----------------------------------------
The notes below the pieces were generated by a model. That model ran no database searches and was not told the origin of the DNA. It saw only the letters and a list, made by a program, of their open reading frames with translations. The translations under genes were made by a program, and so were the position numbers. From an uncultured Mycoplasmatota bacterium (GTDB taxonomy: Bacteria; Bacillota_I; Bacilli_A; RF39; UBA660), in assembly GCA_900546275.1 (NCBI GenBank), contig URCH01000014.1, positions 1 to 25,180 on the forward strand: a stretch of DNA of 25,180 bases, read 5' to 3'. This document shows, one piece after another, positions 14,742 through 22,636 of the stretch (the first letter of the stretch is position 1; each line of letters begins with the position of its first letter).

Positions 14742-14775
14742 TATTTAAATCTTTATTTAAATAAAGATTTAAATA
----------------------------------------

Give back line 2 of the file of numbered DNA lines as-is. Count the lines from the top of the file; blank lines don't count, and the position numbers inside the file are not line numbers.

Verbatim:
Positions 14742-14775